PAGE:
NYPD's own stats debunk claims of bail reform leading to spike in gun violence

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NYPD's own stats debunk claims of bail reform leading to spike in gun violence

State bail reform and coronavirus-related releases from city jails are not driving this year’s surge in shootings, the NYPD’s own data shows — desp

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State bail reform and coronavirus-related releases from city jails are not driving this year’s surge in shootings, the NYPD’s own data shows — despite the insistence of department brass to the contrary.

“It’s bail reform. It’s COVID. It’s emptying out prisons,” Commissioner Dermot Shea — who’s credited with developing the department’s data-driven policing model — as he attempted last week to explain the troubling rise in gun violence across the city.

While the surge in gunplay is undeniable, a Post analysis of department data found that most people released under the criminal-justice reforms or amid the pandemic had no known ties to the bloodshed — with criminal justice experts saying the cops should focus their ire on the flow of illegal guns into the city instead of playing the “blame game.”

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Though the city logged 528 shooting incidents through June 30 — a 46-percent spike from the 362 tallied to the same point last year — just one person released under the statewide bail reform laws passed January 1 has been charged with a shooting, according to a breakdown provided by the NYPD.

In fact, just 91 of the approximately 11,000 people sprung from Rikers Island under the initiative — or 0.8 percent — have been found to be anywhere near a shooting this year, the figures show.

And more than half of those 91 are not accused of any wrongdoing, with the department describing 25 as “victims,” and another 24 as “witnesses” — on the grounds that the mere presence of criminal-justice reform beneficiaries is leading to shootings.

In addition to the one charged with a shooting, 31 are described as “suspects,” and the remaining 10 as “perps,” a description not defined further by the NYPD in their breakdown.

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The known connection between those released with the coronavirus bearing down on the city and the spike in shootings was even more tenuous.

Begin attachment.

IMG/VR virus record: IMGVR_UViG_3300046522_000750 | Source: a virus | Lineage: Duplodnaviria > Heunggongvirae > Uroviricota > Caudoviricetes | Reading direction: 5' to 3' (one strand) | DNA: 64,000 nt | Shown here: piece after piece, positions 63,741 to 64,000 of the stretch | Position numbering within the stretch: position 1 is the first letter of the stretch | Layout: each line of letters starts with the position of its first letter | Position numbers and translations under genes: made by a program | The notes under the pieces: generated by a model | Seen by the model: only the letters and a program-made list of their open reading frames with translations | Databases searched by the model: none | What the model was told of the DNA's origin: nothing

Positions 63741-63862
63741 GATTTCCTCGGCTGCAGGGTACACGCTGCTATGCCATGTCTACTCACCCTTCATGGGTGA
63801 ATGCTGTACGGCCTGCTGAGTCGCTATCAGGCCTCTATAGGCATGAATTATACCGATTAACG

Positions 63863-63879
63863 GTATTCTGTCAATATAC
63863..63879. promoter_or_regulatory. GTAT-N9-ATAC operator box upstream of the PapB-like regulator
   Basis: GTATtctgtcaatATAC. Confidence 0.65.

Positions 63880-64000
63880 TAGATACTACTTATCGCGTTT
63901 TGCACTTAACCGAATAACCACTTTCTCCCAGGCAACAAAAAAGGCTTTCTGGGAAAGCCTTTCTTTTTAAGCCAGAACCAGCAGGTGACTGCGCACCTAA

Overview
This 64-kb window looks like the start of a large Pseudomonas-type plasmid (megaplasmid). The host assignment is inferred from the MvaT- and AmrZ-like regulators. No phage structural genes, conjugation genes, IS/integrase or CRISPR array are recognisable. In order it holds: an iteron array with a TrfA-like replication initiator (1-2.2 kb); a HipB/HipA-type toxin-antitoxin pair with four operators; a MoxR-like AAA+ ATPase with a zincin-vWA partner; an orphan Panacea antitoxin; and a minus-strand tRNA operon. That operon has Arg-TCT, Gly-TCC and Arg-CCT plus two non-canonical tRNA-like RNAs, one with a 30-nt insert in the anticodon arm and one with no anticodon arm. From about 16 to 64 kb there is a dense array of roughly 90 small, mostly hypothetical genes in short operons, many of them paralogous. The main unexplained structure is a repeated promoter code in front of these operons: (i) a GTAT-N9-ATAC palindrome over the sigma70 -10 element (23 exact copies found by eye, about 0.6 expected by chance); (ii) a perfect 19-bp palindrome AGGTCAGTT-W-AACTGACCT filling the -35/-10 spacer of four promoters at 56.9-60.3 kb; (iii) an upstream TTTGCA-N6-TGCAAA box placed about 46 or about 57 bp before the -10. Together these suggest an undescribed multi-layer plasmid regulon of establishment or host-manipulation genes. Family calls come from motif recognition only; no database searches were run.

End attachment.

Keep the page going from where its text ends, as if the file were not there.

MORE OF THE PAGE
While about 275 of the approximately 2,500 Rikers Island inmates sprung to reduce crowding amid the pandemic had been re-arrested as of mid-June, the NYPD said Tuesday that only nine — or 0.3 percent — had been linked to shootings.

One has been arrested, and two are described as persons of interest, while three are victims and three are witnesses.

Despite what the numbers show, NYPD brass has repeatedly drawn a line between the releases and the gunplay.

“It’s a combination of things — bail reform, COVID releases from prison, court shutdown, which has Rikers [Island] at half of where they were,” Chief of Department Terence Monahan said in a Monday press briefing, following a holiday weekend in which at least 49 people were struck by gunfire, eight fatally.

However, the NYPD is also closing out shooting cases at a significantly reduced clip this year.

As of last month, an arrest had been made in just 28 percent of shootings — approximately half of the normal rate — The New York Times reported, citing Chief of Crime Control Strategies Michael LiPetri.

The NYPD declined to comment on The Post’s findings.

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A criminal justice expert was unsurprised to learn that there was no significant link between bail reform and the outburst of gun violence.

“There’s a blame game going on and I don’t think it’s helpful,” said Richard Aborn, president of the Citizens Crime Commission. “I think it would be helpful if the NYPD put [out] a clear report explaining why they think the uptick in shootings is linked to bail reform.”

Aborn posited that there is no one cause to the uptick, but “many,” identifying one of the most pressing as the flood of illegal firearms onto city streets.

“We need a laser-like focus on illegal guns,” he said.

The NYPD disbanded its plain-clothes anti-crime unit — which focused on guns and drugs — on June 15, with Shea citing the unit’s generating a “disproportionate” number of complaints and police-involved shootings.

Aborn also pointed to a move away from so-called “broken windows” policing that could prevent some serious crimes before they happen.

“We’ve had a lot of de-enforcement of low-level offenses,” he said.

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Whatever the cause, Aborn said that the city’s focus must now be on containing the outbreak of violence before it gets any worse.

“That’s why is important,” he said. “[But] We’re getting past the time of why this is happening to what we should do about it.”

This story first appeared in the New York Post.

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